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Why You Should Let A Copperhead Live In Your Yard: Debunking Snake Myths

A copperhead snake
Jeff Beane
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With warmer weather and more outdoor activities comes the increase in snake sightings in North Carolina. There are nearly 40 species of snakes in the state with one of the most common being the copperhead. Despite the fact that there are copperheads in every county in North Carolina, there are still a lot of misconceptions and myths about them says herpetologist Jeff Beane

Beane says copperheads aren’t aggressive snakes, they aren’t out to bite humans and if a homeowner kills or relocates a copperhead from the backyard, another snake will take its place.

Guest host Anita Rao talks to Beane about these myths and why they persist. He also talks about what researchers are doing to learn more about snakes. Beane is the collections manager for herpetology at the North Carolina Museum of Natural Sciences.

Interview Highlights:

Jeff Beane on why you shouldn’t say “poisonous snakes”:
Venoms are poisons in the broadest sense of the term, but a lot of herpetologists have a real pet peeve when someone says a snake is poisonous. Normally venom has to be injected, introduced into the body to cause harm, whereas a poison has to be ingested. So if it bites you and you get sick, its venomous, if you bite it and you get sick its poisonous.

What will likely happen if you encounter a snake:
Usually most snakes, if you encounter them and they're coiled up somewhere where they want to be, they'll remain completely still and hope that you don't see them or bother them, if they even know you're there at all. If you do disturb them, the first thing they'll probably do is try to get away. If they don't have an outlet to get away, or you get right up in their face or try to pick them up and step on them, they might bite to defend themselves, depending on the species and the individual. Some snakes don't bite no matter what you do to them. And some individuals within a species have more of a tendency to bite than others. Just like people, they'll have a shorter fuse than others.

An eastern gartern snake
Credit Jeff Beane
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An eastern garter snake, which is common in the Triangle area of North Carolina.

Why you shouldn’t remove a snake from your backyard:
They're part of the world, they have home ranges, and most snakes know exactly where they are. If you move them they're going to be lost just like if you moved you or me out to California or somewhere, the first thing we'd do is try to get back home. Snakes are going to try to do that too. They're going to try to get back to something that's familiar … If you feel like you have to move a snake, usually a short distance translocation, something less than 200 meters, is probably what's recommended so that it's away from your front doorstep but it still knows where it is.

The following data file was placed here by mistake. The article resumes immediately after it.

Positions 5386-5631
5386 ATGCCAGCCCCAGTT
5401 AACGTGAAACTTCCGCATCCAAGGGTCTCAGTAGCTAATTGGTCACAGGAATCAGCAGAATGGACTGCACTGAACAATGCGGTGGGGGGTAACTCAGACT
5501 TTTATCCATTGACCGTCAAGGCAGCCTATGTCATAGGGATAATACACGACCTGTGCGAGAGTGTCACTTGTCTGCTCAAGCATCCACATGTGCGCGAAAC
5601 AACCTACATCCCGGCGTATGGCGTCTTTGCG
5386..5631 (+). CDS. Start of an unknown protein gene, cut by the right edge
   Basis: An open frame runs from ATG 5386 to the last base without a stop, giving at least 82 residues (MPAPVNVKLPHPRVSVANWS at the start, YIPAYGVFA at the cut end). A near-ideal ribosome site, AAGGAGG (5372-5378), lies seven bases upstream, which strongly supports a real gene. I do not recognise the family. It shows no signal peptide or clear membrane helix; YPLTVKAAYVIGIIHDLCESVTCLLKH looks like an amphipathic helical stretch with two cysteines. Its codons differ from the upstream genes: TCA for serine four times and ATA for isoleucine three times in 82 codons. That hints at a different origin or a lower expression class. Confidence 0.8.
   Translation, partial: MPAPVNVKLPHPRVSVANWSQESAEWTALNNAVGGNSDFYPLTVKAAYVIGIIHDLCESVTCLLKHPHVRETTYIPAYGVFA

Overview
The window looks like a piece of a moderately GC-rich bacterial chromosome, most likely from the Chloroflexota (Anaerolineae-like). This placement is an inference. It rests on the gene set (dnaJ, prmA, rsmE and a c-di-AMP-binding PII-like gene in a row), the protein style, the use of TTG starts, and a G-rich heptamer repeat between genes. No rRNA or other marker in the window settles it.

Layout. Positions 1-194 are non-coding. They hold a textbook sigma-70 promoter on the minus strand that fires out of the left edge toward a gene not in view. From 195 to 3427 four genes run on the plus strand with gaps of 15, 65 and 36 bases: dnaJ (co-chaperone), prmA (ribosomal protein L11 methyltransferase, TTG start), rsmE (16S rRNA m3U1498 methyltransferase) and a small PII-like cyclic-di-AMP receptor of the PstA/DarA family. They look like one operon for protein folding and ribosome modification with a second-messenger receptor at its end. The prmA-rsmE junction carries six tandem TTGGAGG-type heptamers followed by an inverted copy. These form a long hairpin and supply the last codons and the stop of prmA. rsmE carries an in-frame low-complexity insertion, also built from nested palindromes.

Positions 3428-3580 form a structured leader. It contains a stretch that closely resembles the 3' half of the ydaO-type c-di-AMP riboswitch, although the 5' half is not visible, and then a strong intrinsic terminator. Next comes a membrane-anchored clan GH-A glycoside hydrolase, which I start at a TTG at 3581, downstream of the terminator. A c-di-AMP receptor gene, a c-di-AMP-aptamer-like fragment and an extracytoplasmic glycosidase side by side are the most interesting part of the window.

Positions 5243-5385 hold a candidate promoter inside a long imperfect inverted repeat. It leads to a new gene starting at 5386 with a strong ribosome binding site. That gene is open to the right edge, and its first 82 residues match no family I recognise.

The biggest myth about snakes:
That snakes are aggressive, that they're out to get people, that if you see if a snake it's going to attack you or bite you and that all of them are dangerous. Snakes really are not dangerous at all if you just leave them alone. Nobody's ever been bitten by snake while they were leaving it alone. It's always when they step on it or pick it up or try to kill it or mess with it.

What snakes do that is good for humans:
It does happen that snakes do certain things for humans. They eat a lot of species that we don't like, like mice and rats, that can cause diseases and problems. And [by] eating a lot of rodents, snakes are swallowing a lot of ticks. And ticks cause things like Rocky Mountain spotted fever and Lyme disease. One study showed that snakes are significant tick destroyers in Eastern forest sites. Their venoms are also being used for a lot of different kinds of research. Research on various cancers and neurological diseases like Alzheimer's and Parkinson's. Venoms may be someday successfully used to treat those kinds of human ailments. Venom research is really just in its infancy so we don't know what medical miracles may lie hidden in some of the venoms of these species.

Amanda Magnus grew up in Maryland and went to high school in Baltimore. She became interested in radio after an elective course in the NYU journalism department. She got her start at Sirius XM Satellite Radio, but she knew public radio was for her when she interned at WNYC. She later moved to Madison, where she worked at Wisconsin Public Radio for six years. In her time there, she helped create an afternoon drive news magazine show, called Central Time. She also produced several series, including one on Native American life in Wisconsin. She spends her free time running, hiking, and roller skating. She also loves scary movies.
Anita Rao is an award-winning journalist and the host and creator of "Embodied," a live, weekly radio show and seasonal podcast about sex, relationships & health. She's also the managing editor of WUNC's on-demand content.
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